The bulk of the world’s shipping cuts the seaways at 20kn or so now, so wind to be useable for kite assisted passages will have to be more than this assuming even that kites can generate useful pull for a ship moving at something approaching true wind speed on a useful range of courses- and not even recreational kite boats using high performance kites can yet manage to average anything approaching wind speed over a range of courses and wind speeds. And, wind speed will also have to be less than some safe upper limit for kite flying:- 40kn?

This is where I have to admit to a personal bias; After 30 something years flying kites as a job, all over the world, and a fair amount of sailing, I just don’t believe that the wind along the worlds major shipping routes is between 20kn and 40kn and in a useful direction for more than a tiny fraction of the time.

Why would ship operators bother having kites and all their rigging, plus staff and systems to get some assistance for their main engines just 10% of the time?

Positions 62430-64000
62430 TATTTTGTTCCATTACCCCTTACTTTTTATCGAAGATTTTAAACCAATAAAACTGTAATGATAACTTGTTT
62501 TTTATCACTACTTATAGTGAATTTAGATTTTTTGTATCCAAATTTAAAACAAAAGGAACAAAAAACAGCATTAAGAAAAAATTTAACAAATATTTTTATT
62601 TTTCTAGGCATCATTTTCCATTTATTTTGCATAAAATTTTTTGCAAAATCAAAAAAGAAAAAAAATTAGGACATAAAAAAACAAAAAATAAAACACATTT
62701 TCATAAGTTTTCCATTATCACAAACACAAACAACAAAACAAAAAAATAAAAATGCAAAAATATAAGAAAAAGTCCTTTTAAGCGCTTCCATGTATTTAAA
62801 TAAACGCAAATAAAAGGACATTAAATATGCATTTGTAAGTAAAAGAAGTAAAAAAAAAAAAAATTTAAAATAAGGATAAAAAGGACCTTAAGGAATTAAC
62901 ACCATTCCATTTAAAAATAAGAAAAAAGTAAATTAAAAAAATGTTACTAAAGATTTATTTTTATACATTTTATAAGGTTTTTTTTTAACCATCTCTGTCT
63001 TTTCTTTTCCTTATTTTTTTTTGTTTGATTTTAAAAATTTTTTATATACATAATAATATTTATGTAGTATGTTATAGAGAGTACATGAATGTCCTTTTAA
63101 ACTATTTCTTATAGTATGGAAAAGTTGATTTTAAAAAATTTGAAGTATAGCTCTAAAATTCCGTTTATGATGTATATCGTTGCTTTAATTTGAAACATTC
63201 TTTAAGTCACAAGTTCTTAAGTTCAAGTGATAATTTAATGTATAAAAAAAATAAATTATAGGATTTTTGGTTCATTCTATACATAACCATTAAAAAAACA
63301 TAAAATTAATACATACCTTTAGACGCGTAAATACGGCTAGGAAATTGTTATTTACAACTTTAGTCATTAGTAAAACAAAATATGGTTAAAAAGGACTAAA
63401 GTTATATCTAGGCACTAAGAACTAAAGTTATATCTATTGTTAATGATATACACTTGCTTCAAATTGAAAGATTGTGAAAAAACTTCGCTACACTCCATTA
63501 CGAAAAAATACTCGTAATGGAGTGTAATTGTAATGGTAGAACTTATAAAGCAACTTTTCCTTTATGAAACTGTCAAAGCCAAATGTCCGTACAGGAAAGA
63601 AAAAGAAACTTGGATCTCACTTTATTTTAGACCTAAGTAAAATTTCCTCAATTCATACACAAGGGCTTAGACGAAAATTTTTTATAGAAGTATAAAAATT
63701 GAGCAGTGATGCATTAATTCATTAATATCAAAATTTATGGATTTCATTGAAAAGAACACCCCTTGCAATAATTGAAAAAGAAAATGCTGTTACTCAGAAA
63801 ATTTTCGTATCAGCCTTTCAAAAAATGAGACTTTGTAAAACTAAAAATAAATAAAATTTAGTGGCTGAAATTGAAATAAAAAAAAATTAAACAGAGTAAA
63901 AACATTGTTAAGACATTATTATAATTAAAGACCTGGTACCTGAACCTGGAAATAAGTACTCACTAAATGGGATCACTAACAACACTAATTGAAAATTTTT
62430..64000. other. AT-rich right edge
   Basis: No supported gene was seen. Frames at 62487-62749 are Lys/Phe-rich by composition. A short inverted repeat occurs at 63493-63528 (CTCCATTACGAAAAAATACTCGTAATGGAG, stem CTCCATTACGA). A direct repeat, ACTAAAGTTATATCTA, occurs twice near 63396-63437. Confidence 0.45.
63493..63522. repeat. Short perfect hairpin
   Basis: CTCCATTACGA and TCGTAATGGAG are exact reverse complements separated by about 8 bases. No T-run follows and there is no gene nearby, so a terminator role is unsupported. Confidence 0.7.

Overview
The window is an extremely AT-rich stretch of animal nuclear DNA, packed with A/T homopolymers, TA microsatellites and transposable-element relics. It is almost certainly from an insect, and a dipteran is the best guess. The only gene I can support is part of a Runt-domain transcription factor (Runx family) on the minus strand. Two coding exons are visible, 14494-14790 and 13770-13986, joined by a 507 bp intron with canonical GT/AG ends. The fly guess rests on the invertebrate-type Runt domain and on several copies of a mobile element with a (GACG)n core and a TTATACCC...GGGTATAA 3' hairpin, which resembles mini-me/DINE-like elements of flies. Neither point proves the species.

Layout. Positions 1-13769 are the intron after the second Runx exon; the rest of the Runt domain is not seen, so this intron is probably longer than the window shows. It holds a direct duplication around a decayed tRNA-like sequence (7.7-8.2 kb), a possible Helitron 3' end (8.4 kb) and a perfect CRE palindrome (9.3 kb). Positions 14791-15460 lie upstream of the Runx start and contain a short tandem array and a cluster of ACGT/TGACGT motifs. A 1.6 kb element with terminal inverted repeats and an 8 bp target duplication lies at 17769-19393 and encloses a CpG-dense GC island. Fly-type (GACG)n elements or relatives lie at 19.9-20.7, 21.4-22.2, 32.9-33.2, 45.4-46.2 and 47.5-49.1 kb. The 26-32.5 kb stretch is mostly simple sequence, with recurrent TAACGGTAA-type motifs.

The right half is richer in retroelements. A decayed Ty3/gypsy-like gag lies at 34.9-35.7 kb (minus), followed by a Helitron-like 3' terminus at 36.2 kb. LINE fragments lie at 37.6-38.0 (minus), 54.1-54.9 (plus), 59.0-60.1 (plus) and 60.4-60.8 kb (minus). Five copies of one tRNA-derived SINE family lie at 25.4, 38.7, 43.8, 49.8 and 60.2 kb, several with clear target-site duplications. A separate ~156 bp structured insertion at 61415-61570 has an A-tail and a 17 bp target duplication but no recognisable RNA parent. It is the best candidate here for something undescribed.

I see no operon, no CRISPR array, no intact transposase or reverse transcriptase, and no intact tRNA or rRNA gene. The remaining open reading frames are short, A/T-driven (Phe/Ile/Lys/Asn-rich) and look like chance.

To me, kites for commercial shipping just doesn’t add up.

Except for one way trips in the trade winds at suitable times of the year- an almost vanishingly small percentage of ship days- but maybe, at a big stretch, still significant enough to be a viable niche for kites.

And, except that if interests associated with commercial shipping can be persuaded to push some money towards kite research and development, even if it’s from their desire to be seen to be green rather than any economic rationale, lots of interesting things that will advance the world of kite traction in general are sure to be discovered.

This would be a good thing, even if the declared goal proves to be impractical

It’s a bit of a moral dilemma really, which is why I’m saying all this rather quietly.

Meanwhile, I’m working on the development of the radio controlled single line Arc kite, aimed at yacht applications, that was described last month- getting good progress too.

Peter Lynn,

Ashburton,1 April ‘06

New things:
This month we have something VERY special to announce:

After many years of design development and testing we finally have a compression bag for kites that not only gets smaller when laced, but get proportionally lighter as well!

We’re so pleased to have this at last- and as airlines become tougher on overweight, it’s only just in time.

PS; I wonder whether this principle can eventually be developed far enough to work with traction engines?




Peter Lynn Kites Ltd
105 Alford Forest Rd

Ph: +64 (0) 3 308 4538
Fax: +64 (0) 3 308 1905